"inner" was just a useless feature I had implemented. It is an identifier that gives the inner for loop the, uhm, label "inner". When using break or continue statements, you can explicitly define which loop structure you want to manipulate:
Well, why did I use it all? It works perfectly alright when you drop it, because the break statement defaults to the nearest loop you're in at that moment. That was not clear to me while writing my reply, so I thought I'd add to be sure it should work.
However, if I'd wanted to stop the execution of the outer loop, I'd have to resort to labels or mangle with flag variables or the loop variable.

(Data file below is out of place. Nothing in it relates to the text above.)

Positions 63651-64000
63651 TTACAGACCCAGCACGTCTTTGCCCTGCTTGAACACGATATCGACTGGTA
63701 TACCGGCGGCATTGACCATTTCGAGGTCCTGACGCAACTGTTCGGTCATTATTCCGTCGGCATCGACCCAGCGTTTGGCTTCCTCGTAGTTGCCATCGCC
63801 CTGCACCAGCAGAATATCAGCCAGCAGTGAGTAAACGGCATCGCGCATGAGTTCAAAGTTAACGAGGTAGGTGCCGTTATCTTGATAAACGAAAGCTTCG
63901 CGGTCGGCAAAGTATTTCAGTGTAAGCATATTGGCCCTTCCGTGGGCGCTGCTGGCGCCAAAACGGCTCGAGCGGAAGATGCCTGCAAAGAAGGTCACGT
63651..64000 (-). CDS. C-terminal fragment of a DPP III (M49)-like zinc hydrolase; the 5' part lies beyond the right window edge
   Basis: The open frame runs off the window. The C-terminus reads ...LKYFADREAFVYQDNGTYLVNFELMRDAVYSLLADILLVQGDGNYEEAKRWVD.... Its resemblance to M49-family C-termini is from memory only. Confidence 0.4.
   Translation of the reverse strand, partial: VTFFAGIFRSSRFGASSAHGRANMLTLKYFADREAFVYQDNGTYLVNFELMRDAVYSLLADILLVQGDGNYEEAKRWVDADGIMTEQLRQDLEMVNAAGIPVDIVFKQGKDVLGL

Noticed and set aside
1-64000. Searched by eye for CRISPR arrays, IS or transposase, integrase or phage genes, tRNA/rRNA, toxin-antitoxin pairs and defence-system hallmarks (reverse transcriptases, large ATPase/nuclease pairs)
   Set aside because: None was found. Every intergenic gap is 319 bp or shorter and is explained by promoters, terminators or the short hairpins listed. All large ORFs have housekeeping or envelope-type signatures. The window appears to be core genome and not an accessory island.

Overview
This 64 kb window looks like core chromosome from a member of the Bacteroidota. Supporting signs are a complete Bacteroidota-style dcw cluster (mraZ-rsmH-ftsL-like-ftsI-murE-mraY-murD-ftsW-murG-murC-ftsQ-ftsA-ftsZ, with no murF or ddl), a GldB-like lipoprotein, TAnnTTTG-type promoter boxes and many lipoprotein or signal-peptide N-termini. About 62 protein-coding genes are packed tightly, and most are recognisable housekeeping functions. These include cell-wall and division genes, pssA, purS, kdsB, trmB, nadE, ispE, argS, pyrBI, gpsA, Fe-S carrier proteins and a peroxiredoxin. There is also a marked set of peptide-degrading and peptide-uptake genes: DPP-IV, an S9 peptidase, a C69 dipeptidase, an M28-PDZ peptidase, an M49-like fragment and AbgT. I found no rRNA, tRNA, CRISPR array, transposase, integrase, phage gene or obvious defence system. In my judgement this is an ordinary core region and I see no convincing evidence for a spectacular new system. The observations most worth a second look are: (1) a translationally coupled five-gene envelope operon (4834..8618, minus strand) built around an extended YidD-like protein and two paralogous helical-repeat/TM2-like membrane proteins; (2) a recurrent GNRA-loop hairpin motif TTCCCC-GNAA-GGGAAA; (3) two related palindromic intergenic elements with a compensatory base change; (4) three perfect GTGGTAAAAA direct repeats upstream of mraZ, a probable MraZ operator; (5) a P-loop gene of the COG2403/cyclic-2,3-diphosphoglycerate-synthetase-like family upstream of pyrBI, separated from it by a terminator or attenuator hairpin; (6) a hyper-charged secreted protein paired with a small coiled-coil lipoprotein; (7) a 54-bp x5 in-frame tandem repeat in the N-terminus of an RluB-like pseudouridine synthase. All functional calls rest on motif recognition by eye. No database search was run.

"break" can be used in any loop structure to terminate it's execution. That's why I used it actually, think you have an options array that is 237 elements long. Now if the iterating function finds the value "25" on third place, why traverse that whole thing any longer? So basically, the "break" should enhance performance. Though for smaller lists and on fast computers the time gain should neglectible.